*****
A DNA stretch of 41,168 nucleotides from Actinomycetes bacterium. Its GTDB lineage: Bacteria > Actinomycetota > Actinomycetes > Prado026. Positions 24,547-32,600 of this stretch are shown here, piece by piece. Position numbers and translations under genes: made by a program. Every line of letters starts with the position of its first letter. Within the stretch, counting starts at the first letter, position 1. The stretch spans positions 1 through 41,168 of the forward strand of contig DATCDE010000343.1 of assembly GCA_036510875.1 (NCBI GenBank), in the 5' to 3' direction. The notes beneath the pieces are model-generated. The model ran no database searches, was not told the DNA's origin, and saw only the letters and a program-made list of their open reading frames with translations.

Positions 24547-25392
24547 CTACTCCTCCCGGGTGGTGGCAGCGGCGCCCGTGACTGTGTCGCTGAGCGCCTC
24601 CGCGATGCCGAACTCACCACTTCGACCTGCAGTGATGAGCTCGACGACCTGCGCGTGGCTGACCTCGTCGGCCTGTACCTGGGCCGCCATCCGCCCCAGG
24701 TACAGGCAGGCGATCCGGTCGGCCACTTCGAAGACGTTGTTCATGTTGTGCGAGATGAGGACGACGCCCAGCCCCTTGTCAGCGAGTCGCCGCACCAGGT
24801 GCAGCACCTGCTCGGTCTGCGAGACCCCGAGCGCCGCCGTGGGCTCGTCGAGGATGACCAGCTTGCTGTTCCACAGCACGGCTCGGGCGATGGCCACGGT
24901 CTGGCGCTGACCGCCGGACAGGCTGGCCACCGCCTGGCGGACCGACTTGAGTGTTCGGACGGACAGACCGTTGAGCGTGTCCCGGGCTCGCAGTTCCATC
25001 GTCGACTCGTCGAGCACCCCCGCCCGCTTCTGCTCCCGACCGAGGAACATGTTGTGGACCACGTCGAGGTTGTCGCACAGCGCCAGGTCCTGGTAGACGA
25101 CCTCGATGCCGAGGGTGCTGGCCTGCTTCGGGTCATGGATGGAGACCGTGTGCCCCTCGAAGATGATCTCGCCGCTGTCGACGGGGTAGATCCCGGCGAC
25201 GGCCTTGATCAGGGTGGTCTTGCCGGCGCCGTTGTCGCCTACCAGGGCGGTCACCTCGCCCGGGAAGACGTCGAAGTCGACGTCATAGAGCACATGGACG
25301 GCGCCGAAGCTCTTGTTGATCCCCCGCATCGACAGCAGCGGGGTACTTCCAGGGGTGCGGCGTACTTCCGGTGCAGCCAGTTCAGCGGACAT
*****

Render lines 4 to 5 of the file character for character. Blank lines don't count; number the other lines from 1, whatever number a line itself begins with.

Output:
24601 CGCGATGCCGAACTCACCACTTCGACCTGCAGTGATGAGCTCGACGACCTGCGCGTGGCTGACCTCGTCGGCCTGTACCTGGGCCGCCATCCGCCCCAGG
24701 TACAGGCAGGCGATCCGGTCGGCCACTTCGAAGACGTTGTTCATGTTGTGCGAGATGAGGACGACGCCCAGCCCCTTGTCAGCGAGTCGCCGCACCAGGT